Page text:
Friday, January 11, 2013

EKOS Ideology Poll: 48% Liberal, 25% Conservative, 22% Hipsters

And by hipsters, I mean whatever the heck the NDP are calling themselves these days.

Its an interesting poll, with certain parts best represented in graphical form:

In every province, at least a plurality say they're "liberal." Even Alberta, which definitely has the most "conservatives," has a plurality of ideological liberals. That isn't as surprising however, given the recent election provincial election results, where the conservatives were crushed by a decidedly liberal Conservative party.

The question is, of course, what people actually mean when they say they're "liberal" or "conservative" or "neither." Ideology is a funny thing, to say the least, and there is no easy way to square every peg you have. No one is completely "liberal" or "conservative," and even if they are, what subset of those grander ideologies do they fit into? Are they social or classical liberals? Do they fit more with European Christian democratic thought, or American neo-conservative movements? Are they democratic socialists or social democrats?

You can see where this gets way off track. Narrowing it down to "liberal" and "conservative" is easy and useful for broad generalization, but it isn't accurate. Add in the general lack of knowledge people have about what ideologies go where, and it becomes almost unreliable at times.

Anyways, we do have the data here, so lets figure it out. Why would so many people say they are "liberal"? Is it simply because most generations currently alive grew up with Liberal governments? Or are Canadians just that much nicer than Americans?

Actually, on that last point, a somewhat similar poll done showed that 41% of Americans are moderates, compared to 35% conservative and 25% liberal. Obviously we didn't have the "moderate" option in the EKOS poll, but it goes to show that not all Americans may not be as nutty as usually assumed - though they're up there.

Anyways, this poll actually has quite a lot of other data that may explain why so many people consider themselves "liberal." I've created a specific graph, however, to demonstrate some more data:

The coloured outlines sort of represent what I feel the standard Canadian ideologies - in the flavour of the liberal, conservative, and social democratic tones - cover, in EKOS "values" polling. It isn't a surprise, given the previous data, that what I'd call the core "conservative" values are among the least important to people, while the three values between all three ideologies - Freedom, Integrity and Ethics, and Healthy Population - are among the most important, because all three ideologies place value on those things (to some degree).

Its important to note that the one "core" value for the social democrats, the "sharing of wealth," barely gets as much support as some of the conservative values. We may be a left-leaning nation, but we aren't socialists either. All three parties recognise this, hence all three crowd the middle.

Anyways, as I said, very interesting poll, there is a lot more data there that you should look into. It doesn't confirm anything we didn't already know, of course, but it is nice to know that Harper's supposed actions to change Canada forever, have barely made a dent.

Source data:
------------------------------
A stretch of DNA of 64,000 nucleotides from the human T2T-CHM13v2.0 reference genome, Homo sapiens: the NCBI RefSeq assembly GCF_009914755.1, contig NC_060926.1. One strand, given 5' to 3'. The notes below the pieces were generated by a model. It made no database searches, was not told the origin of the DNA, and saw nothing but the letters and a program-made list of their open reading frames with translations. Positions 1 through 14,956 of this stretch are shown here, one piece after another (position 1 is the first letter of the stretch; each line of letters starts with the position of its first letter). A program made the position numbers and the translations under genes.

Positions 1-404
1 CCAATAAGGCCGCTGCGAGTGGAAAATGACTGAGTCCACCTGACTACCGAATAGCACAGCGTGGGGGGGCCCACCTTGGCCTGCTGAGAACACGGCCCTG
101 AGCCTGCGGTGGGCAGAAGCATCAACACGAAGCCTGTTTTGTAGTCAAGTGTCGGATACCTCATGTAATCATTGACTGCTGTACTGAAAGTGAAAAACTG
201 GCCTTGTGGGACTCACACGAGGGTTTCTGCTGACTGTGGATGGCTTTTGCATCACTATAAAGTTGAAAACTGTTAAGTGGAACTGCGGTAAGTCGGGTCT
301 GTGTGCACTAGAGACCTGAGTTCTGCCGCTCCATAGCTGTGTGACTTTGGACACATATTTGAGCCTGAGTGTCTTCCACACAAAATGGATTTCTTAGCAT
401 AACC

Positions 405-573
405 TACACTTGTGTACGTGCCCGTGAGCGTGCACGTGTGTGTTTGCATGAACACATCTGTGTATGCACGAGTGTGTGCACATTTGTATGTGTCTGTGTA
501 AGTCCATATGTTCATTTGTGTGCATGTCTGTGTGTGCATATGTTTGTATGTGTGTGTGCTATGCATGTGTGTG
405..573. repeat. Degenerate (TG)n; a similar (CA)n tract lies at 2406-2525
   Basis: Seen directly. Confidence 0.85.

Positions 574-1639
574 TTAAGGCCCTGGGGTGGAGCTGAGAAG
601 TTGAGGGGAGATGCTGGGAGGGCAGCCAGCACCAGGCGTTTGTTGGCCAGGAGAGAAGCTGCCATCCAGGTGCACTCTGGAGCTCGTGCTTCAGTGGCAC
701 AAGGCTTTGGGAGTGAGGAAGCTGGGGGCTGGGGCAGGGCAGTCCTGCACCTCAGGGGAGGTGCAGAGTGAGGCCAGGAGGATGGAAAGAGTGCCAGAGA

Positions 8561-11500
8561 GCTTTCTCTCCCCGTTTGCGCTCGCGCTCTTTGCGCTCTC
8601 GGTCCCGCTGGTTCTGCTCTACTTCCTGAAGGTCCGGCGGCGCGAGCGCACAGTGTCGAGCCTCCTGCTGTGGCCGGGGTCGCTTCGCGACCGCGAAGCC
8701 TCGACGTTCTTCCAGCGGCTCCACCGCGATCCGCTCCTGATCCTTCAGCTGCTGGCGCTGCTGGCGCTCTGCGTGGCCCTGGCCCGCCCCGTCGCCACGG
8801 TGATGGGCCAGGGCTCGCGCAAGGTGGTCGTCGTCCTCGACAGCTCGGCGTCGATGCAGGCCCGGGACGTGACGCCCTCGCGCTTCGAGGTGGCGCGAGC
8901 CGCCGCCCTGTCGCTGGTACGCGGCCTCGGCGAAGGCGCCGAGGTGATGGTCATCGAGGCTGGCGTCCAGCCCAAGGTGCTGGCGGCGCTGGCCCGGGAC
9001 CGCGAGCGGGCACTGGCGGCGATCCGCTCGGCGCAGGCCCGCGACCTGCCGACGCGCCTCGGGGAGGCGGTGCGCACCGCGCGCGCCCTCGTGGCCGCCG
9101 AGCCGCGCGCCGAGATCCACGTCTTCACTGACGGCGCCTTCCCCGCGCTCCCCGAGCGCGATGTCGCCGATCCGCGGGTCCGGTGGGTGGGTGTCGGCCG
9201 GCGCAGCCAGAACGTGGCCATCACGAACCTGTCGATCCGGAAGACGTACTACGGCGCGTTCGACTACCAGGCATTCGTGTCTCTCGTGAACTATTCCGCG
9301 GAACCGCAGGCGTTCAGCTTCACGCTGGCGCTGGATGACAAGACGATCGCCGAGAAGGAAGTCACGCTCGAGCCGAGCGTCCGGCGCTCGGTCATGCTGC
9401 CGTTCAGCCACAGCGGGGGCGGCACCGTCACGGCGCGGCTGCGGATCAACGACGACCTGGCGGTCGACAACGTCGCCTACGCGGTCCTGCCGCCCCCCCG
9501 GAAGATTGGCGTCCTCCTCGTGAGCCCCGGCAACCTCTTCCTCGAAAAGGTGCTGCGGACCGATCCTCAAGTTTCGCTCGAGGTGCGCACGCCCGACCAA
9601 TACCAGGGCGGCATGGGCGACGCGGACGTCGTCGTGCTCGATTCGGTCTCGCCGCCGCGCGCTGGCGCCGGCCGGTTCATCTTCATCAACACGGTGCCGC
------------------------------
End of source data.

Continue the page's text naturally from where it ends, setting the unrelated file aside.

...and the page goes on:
1 comment:

  1. I note very different things.


    First, Quebec is the only province with so many people (59%) saying their national ancestry is a 'very strong' sense of belonging, compared to the #2 area, the Atlantic, where the number was 49%, and the 3rd strongest, "Immigrant Ontario", with 40%.


    How many people call themselves an Albertan before a Canadian? We can't be sure from this survey, but what is clear is that only Ontario is below 50% in terms of an "Extremely Strong" sense of belonging (to a province) compare that with the second lowest, BC, at 59%, and the third lowest, Manitoba, at 64%

    Also, consider the above values graphic and compare this to provincial levels. Quebec comes out low on "government intrusions" yet votes NDP. Despite that, it is the highest for "Sharing the Wealth", an NDP issue. Quebec is also the least tolerant (74, compared to the most tolerant at 80) but also has the highest threshold for low integrity (81 to 91)

    Note also how different things break down. Social media for example is seen as good for democracy in all provinces, and despite some push back among Conservatives, also among all parties. Where the different really shows is with education levels and age.

    Another interesting question is if the government focuses too much on those over 42, under 42, or neither. Those under 42 day those over 42 get better treatment, while those over 42 say not the opposite, but rather, that both are treated equally.

    Back to politics, consider this:
    7% of Liberals identify as conservative
    and
    10% of Conservatives identify as liberal

    One of the most puzzling results is that Conservatives are the only group to say things are better now than they were 25 years ago (1988) despite normally being thought of as the party of the past. Perhaps, though, it should be noted that Conservatives have been in government for half that time; as have the Liberals.

    What is really striking is how Conservatives are the only group who think that the middle-class is better off now than in 1988. This may be a cause-and-effect, in that, those who have truly gotten better off in that time now are Conservatives to protect their status.

    What's most interesting is how different parties seem to live in different realities.

    What is not interesting, to me, is that it is the Liberals who have the most support from the so-called "upper class" (self defined). This is actually in line with history in Canada, where our Liberals have been far more successful in getting the "1%" to support them than other non-conservative parties in other countries.

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